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NEW YORK -- May turned out not to be the merriest of months as the VNU Retail Index fell to 81.6, with fewer than one-half of multichannel retailers reporting a positive evaluation of current business conditions.
This marks the lowest point for the Index since October 2005. While that dip was directly tied to the aftermath of hurricanes Katrina and Rita, this time out it seems linked more to a general uncertainty about the economy and more specific worries about gasoline prices.
It appears, however, that supermarket operators have become progressively more positive in their evaluations over the past few months, while convenience retailers have become more negative. In May 59 percent of supermarket respondents gave a positive evaluation of current conditions, compared with 42 percent of convenience respondents. The difference could be because of the greater impact of motor fuel issues on c-store operators.
Looking ahead, the Index of Future Business Conditions dropped to 82.6 in May, also its lowest point since October 2005. All retail segments appear more positive about their business six months from now than they are currently. Supermarkets are leading the pack, with 62.5 percent reporting positive expectations, followed by 47.2 percent from c-store operators.
Economic conditions remains at second place in the ranking of biggest challenges to earnings growth, but concern about the economy is clearly growing, as ratings for these top challenges are separated by only five percentage points.
Contributing to competitive woes for at least some retailers is the announcement that leading U.K. food retailer Tesco will enter the U.S. convenience market in 2007 with locations in Los Angeles and Phoenix. When asked how this will affect the U.S. retail landscape, about one-third of respondents said that they expected to see little or no impact. Among those who expect to be affected, naturally, are operators in those selected regions, who expressed concern about a new presence in a market that's already saturated.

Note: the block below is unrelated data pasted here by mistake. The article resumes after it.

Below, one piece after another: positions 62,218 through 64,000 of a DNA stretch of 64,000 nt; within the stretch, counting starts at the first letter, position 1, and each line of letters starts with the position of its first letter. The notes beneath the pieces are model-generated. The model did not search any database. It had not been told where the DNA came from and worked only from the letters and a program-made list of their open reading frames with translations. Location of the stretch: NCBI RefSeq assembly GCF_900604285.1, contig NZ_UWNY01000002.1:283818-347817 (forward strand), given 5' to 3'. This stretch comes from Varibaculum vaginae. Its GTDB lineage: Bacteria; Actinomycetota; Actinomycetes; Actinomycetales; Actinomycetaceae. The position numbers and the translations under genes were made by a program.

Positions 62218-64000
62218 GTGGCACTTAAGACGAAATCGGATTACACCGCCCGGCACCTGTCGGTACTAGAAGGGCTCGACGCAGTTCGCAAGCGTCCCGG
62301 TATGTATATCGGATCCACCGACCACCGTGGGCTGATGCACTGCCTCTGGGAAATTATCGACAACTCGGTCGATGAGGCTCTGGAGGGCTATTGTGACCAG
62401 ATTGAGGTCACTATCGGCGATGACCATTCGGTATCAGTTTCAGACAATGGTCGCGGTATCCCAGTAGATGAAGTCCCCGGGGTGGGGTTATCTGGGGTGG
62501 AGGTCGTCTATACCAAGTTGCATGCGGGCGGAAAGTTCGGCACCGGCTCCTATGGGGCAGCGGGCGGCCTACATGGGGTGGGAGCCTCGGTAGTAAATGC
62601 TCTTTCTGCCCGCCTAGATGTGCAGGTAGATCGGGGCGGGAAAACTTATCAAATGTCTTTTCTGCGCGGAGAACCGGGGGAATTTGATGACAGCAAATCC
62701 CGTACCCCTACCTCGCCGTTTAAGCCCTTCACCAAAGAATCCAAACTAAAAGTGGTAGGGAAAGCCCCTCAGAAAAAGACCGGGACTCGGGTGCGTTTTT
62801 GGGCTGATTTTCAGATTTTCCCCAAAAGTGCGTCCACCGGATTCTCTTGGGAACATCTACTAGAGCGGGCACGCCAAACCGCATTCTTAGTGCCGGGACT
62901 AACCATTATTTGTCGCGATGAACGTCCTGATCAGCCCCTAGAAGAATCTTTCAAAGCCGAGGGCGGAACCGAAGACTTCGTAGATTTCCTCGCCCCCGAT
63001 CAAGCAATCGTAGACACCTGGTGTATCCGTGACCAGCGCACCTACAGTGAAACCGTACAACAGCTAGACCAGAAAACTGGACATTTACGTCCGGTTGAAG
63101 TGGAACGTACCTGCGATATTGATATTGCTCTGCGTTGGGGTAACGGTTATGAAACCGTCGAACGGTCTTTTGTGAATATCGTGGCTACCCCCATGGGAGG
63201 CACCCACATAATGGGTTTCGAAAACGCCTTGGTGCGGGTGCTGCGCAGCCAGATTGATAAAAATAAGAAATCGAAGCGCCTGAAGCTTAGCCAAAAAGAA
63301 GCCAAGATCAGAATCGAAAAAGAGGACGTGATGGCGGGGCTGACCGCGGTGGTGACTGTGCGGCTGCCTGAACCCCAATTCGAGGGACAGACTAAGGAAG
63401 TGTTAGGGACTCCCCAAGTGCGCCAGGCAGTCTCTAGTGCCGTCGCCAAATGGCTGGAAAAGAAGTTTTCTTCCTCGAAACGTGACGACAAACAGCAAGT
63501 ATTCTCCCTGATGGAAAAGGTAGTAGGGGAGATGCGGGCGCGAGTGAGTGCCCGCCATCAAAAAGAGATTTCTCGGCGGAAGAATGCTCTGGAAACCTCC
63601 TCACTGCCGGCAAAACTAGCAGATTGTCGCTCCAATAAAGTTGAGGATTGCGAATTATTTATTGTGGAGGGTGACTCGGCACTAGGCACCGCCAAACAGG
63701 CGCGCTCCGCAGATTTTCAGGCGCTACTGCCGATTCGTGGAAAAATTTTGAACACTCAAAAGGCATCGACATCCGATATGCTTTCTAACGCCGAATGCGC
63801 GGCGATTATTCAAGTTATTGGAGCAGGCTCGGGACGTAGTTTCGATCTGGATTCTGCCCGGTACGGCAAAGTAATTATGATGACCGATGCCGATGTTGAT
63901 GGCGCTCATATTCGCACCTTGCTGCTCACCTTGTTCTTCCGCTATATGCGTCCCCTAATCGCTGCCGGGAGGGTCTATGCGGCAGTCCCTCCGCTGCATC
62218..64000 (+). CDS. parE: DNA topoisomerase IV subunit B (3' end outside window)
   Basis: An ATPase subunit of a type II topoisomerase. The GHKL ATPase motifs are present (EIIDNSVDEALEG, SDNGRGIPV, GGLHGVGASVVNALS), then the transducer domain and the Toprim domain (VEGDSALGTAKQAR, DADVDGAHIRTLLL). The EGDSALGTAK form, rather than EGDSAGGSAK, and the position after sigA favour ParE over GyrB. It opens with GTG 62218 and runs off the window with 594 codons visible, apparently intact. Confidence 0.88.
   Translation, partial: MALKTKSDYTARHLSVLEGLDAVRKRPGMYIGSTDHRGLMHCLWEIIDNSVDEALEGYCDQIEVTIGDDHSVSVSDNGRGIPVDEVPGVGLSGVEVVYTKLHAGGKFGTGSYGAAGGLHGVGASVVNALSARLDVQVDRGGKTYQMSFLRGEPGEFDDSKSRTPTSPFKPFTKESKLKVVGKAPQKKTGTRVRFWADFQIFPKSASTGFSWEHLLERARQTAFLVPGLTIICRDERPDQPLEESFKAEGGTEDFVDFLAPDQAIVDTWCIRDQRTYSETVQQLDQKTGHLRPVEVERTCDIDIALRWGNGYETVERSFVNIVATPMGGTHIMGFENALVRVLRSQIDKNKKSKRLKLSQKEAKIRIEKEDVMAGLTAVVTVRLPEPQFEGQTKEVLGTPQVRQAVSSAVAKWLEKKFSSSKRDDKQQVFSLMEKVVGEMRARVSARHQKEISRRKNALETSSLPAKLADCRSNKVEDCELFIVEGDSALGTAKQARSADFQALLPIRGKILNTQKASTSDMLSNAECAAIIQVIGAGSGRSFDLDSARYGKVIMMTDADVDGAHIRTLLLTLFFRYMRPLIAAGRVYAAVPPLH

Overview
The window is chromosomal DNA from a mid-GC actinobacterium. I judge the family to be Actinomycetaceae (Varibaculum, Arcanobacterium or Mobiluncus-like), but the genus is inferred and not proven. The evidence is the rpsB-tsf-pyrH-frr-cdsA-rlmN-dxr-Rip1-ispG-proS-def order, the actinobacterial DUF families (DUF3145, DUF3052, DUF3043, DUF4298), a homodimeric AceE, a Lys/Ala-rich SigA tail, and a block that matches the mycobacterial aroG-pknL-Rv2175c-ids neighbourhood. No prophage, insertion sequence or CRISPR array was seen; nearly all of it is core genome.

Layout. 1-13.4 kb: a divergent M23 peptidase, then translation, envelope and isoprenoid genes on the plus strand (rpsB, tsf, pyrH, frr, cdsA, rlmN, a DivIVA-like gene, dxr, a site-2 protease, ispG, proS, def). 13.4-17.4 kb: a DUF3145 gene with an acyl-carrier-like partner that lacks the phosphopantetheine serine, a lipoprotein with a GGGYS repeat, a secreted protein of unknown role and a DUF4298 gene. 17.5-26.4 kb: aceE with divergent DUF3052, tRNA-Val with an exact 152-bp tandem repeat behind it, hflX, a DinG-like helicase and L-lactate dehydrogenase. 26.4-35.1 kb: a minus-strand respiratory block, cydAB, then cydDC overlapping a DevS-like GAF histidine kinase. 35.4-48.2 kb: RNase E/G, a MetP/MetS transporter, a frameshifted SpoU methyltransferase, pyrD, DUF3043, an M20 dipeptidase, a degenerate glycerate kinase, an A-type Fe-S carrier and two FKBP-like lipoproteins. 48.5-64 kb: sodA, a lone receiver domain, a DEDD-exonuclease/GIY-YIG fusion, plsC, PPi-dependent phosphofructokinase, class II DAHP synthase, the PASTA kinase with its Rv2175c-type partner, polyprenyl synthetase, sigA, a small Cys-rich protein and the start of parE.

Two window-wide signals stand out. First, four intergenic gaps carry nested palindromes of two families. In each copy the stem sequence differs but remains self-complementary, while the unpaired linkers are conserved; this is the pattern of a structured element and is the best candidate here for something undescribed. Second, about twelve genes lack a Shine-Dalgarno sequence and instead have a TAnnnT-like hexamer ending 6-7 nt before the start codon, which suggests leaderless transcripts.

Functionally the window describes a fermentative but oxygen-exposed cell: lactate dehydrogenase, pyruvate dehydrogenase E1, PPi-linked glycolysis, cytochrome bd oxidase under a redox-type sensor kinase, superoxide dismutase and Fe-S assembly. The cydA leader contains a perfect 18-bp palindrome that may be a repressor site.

One c-store retailer is taking a wait-and-see attitude. "It depends on their locations, store format, marketing strategy, operating philosophy, and ability to operate on lower margins than they're used to in the U.K.," the retailer said. "A few other U.K. companies have tried and they went home," he noted, referring to Marks & Spencer and Sainsbury.
While the convenience channel will feel the immediate impact, supermarket operators are on alert as well. "Tesco's entry will add a formidable competitor that won't be content with just operating convenience stores," predicted one grocery retailer. "After their successful launch on the West Coast, they'll roll this format out to the East Coast and eventually buy a supermarket chain and expand from there."
Another supermarket operator believed that Tesco "will change the c-store merchandising focus to more of a fresh food concept, which could add pressure to deli departments in traditional supermarkets."
No matter what type of store you operate, one retailer thought, "Competition is good for business as long as your business is offering its customers what they expect and want."
The VNU Retail Index is based on survey results received on a monthly basis from a panel of more than 500 convenience, drug, grocery, mass, and specialty retailers across the country. The survey contains six questions calling for an appraisal of current business conditions and operational challenges, as well as expectations regarding business conditions, hiring, and store count in the next six months.
If you are a retailer interested in joining the VNU Retail Index panel, please contact Debra Chanil, Director of Market Research, at email@example.com.